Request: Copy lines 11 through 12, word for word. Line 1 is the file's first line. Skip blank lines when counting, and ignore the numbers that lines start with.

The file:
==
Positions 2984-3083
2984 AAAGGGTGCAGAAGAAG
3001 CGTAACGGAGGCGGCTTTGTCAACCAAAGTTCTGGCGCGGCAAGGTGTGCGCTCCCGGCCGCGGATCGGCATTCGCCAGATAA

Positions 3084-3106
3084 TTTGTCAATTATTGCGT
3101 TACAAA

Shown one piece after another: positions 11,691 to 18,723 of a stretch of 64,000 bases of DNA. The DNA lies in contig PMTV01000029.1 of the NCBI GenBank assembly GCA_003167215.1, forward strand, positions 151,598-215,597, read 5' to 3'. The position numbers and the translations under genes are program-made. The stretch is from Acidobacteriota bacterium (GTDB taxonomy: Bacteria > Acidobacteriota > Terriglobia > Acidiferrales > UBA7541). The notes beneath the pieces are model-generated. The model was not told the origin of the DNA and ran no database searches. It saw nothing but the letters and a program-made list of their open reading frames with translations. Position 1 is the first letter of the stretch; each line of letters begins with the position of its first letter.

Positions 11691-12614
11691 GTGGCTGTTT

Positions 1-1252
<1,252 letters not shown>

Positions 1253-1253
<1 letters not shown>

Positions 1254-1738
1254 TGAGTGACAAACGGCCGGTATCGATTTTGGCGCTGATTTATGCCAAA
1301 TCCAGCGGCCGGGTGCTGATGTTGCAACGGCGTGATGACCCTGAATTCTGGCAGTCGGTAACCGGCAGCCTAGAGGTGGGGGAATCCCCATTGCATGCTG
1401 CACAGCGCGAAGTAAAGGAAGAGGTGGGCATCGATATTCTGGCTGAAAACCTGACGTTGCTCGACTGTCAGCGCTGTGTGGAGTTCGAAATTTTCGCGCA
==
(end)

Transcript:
<1,252 letters not shown>

Positions 1253-1253